What is Waterfall Methodology?
Waterfall methodology is designated as a traditional project management method. Among the various existing methodologies, this is the most frequently used method. As the name suggests, the cascade approach follows the logic of a waterfall. Once the water has descended the side of the mountain, it cannot go up again, but only continue its way. Thus, as soon as a stage of the project is finished, the team moves on to the next stage; there is no (or little) backtracking. The idea is to progress naturally, step by step, until reaching the final objective by following a clear and precise direction.
The waterfall methodology comes from heavy industries such as automotive or building. The first description of this approach appears in an article by Winston Royce published in 1970. Since then, cascading methodology has made many followers, including the US Department of Defense.
Process of Waterfall Methodology
The cascade model consists of following a succession of predefined steps in a sequential manner, each step leading to the next one. This model is broken down into a series of six steps:
- Requirements (analysis of client’s needs);
- Planning (timeframe and budget);
- Implementation ;
It is a logical and sequential approach that aims to create the best possible final product.
By applying the waterfall method, the project team follows the specifications to the letter and works on the entire project until it is delivered. There is no interaction with the client who will receive his / her project once it is finished.
Everything must be planned in every detail. The team is committed to a precise schedule and defines all the tasks to be carried out. With this methodology, it is very complex to take into account changes as these will have an impact on all the current and future phases of the project, but also on the phases already validated, which will lead to delays and additional costs.
A Concrete Example
Here is an example to illustrate the waterfall methodology.
For the manufacture of a car, the customer orders the vehicle by catalog, taking care to choose all the details and options: the number of seats, the number of doors, the different materials (leather or fabric for the seats, plastic or wood for the dashboard, etc.), the color of the body, etc.
The car then goes into production where each step is carried out one after the other: stamping, assembly, painting and assembly. Each step must be completed to move on to the next. Indeed, the car cannot be painted if it is not fully assembled, and the interior cannot be mounted if it is not fully painted, and so on.
The customer can not intervene in the production process. He gets the car once it’s finished. If, in the end, the color does not please him, or if he prefers a five-door, rather than a three-door, he will then recommend a new car. He will have to wait again and certainly pay an additional fee depending on the new options.
Advantages and Disadvantages of Waterfall Methodology
The waterfall method is simple, easy to set up, logical and structured. It adapts perfectly to projects that meet clearly identified objectives as well as projects where quality takes precedence over cost and time.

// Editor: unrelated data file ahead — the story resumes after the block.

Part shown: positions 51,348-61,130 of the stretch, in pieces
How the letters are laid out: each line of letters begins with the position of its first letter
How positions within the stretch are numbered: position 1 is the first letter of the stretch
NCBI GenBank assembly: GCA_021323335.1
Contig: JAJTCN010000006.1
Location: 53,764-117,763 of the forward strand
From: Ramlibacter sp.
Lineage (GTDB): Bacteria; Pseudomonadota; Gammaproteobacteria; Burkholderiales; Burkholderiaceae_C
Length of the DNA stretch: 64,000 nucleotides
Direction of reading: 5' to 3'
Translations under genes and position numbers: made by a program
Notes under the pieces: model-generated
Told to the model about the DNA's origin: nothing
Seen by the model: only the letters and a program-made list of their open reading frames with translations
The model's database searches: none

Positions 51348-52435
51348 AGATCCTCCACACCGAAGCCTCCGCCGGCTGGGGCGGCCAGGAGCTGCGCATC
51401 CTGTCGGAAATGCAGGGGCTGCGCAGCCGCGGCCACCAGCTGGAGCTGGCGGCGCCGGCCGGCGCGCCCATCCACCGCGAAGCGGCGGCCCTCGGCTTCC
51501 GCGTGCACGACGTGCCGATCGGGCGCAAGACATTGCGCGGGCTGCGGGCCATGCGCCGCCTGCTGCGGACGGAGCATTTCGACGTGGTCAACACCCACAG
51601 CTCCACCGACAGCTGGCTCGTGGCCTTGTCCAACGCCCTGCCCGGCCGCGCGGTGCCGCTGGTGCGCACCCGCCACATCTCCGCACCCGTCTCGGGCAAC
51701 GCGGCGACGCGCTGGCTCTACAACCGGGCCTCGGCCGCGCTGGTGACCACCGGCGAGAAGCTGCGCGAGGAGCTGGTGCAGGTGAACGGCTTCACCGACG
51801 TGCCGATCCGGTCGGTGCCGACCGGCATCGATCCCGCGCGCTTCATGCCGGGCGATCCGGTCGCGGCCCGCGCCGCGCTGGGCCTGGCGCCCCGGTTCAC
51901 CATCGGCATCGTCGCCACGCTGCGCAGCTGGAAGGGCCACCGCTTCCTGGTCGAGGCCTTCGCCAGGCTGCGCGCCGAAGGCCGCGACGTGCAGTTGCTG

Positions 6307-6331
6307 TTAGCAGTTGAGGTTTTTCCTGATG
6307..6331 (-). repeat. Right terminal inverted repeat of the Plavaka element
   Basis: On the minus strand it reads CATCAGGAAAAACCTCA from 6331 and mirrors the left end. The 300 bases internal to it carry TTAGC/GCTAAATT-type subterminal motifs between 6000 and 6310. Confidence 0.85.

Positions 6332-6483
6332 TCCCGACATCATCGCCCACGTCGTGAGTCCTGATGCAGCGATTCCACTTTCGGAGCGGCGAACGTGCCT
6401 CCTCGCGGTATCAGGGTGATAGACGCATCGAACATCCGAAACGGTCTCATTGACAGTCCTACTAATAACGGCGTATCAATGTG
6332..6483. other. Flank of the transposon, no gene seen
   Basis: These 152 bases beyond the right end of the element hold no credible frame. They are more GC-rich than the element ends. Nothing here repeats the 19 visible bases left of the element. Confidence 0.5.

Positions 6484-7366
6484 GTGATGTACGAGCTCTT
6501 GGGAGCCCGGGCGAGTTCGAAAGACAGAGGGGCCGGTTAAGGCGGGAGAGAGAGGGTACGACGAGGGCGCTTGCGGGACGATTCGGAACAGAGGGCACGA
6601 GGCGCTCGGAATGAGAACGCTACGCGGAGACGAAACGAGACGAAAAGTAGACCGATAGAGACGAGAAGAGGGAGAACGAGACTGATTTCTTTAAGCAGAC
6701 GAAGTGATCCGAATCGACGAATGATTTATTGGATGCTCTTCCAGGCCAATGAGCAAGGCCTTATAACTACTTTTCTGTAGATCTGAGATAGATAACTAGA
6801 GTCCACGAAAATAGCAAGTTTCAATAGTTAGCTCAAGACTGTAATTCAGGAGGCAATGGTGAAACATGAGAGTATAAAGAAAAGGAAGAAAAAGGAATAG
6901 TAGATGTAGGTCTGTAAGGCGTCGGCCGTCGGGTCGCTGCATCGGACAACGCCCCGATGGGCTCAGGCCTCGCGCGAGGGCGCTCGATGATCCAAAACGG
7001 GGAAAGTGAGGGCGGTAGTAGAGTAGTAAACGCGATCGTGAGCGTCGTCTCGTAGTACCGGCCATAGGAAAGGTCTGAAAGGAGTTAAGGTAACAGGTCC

From the outset, the entire project is precisely defined and planned, which (in theory) makes it easier to estimate the budget, time and resources needed to complete the project.
The different stages follow one another in a rigorous order according to the deadlines, which allows the project to be delivered on time. This rigidity simplifies the management of the project, as well as the succession of the different phases without any overlap.
The major disadvantage of this approach is its lack of flexibility due to its sequential operation. Indeed, the waterfall method leaves no room for changes and unexpected.
The risks of customer disappointment are greater. Since he sees the product only at delivery, he may be disappointed with the final result because his expectations have changed or the context has changed, and the project does not meet current needs.
All changes involve reviewing the project in its entirety (or almost all) as all phases will potentially be affected. This will generate significant delays and additional costs. For example, it will cost you much more to add an extra room to your already finished home, than if this room had been planned on the original plan. The cascade method is not suited to complex large projects.
The waterfall method remains one of the most widely used project management methodologies. Simple and logical, its strict organization makes it easier to establish the budget, time and work required for the project. This approach should be favored when the project has a clear vision from the start and the client does not have the opportunity to change the scope of the project once it has started. The waterfall method is often opposed to the agile method.
Hello everyone! This is Richard Daniels, a full-time passionate researcher & blogger. He holds a Ph.D. degree in Economics. He loves to write about economics, e-commerce, and business-related topics for students to assist them in their studies. That's the sole purpose of Business Study Notes.
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